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Abstract Detail



Reproductive biology

Steven, Janet C. [1], Franke, Morgan [2].

Environment-Dependent Sexual Dimorphism in Thalictrum pubescens.

Plant growth and reproductive investment are strongly dependent on the resource environment, and in dioecious species a difference between male and female plants in their response to resource availability has the potential to influence sexual dimorphism. For example, if males are larger than females in high-nutrient environments, but growth and flower production are more limited by nutrient availability in males due to the production of nutrient-rich pollen, low-nutrient environments may favor more growth in females and result in reduced or reversed dimorphism for size and flower number. We studied sexual dimorphism in the cryptically dioecious species Thalictrum pubescens in five natural populations and in a common garden experiment in which we manipulated nutrient and light availability. We found that sexual dimorphism in flower number and plant size was variable across natural populations, and influenced by both light and nutrient availability in the common garden. In two of the five natural populations, males produced significantly more flowers than females. In the common garden experiment, nutrient availability and sex were significant predictors of flower number. In the natural populations, males were significantly taller than females in one population, while females were significantly taller in two populations. In the common garden, males were larger only in the low light and high nutrient treatment, and light levels affected males and females differently. The variability in the presence and direction of sexual dimorphism in natural populations is potentially driven by differences in the resource environment and differing responses to resources in males and females. Sex-dependent responses to resource availability may have implications for the evolution of dioecy; specializing on one sex may increase fitness by allowing plants to avoid the resource constraints imposed by the opposite sex.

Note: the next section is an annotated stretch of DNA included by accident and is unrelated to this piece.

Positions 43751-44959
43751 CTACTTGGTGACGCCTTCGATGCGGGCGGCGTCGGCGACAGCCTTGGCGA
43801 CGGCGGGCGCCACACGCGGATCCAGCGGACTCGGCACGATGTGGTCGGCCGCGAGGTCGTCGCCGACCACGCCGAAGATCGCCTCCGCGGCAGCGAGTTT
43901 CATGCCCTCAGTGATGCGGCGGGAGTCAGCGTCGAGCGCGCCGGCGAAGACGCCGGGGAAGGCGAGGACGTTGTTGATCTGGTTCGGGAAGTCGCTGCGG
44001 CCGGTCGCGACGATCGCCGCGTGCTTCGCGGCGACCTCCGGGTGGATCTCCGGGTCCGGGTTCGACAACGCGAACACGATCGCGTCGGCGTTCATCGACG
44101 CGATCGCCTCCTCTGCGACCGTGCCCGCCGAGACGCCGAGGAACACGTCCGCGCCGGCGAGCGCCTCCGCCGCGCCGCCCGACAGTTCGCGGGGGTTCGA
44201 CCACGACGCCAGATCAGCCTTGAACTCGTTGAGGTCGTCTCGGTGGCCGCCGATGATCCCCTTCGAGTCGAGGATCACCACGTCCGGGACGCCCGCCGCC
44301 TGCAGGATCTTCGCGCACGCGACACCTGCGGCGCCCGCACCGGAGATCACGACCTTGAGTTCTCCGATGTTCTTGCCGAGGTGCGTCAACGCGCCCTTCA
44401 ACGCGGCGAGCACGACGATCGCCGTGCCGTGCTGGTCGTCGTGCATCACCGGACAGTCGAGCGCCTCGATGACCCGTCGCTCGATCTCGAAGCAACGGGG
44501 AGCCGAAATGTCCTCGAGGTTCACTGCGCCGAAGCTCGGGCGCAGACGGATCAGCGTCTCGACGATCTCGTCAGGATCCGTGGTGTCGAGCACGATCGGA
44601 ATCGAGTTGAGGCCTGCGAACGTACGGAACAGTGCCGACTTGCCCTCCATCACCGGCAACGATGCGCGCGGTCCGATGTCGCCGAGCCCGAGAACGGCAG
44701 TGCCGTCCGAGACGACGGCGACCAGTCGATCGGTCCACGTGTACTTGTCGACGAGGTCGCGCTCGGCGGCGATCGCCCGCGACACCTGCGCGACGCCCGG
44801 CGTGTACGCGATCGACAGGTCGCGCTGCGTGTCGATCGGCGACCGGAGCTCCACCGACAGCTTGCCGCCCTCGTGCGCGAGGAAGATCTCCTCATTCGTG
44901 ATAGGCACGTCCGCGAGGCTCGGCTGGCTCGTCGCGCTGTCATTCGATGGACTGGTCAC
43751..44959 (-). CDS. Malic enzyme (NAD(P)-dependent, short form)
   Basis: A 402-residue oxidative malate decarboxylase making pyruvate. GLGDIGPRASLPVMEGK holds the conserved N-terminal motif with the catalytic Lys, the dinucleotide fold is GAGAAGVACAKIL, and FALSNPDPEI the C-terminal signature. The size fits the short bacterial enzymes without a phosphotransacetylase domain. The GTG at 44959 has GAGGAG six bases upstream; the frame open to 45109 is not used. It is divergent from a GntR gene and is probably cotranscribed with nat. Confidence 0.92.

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1 - Christopher Newport University, Department Of Organismal And Environmental Biology, 1 Avenue Of The Arts, Newport News, VA, 23606, USA
2 - Virginia Polytechnic Institute and State University, Department of Plant Pathology, Physiology, and Weed Science, 435 Old Glade Road, Blacksburg, VA, 24061, USA

Keywords:
sexual dimorphism
Thalictrum pubescens
dioecy
nutrient availability
light availability.

Presentation Type: Oral Paper:Papers for Topics
Session: 2
Location: Salon 1/The Shaw Conference Centre
Date: Monday, July 27th, 2015
Time: 8:45 AM
Number: 2004
Abstract ID:474
Candidate for Awards:None


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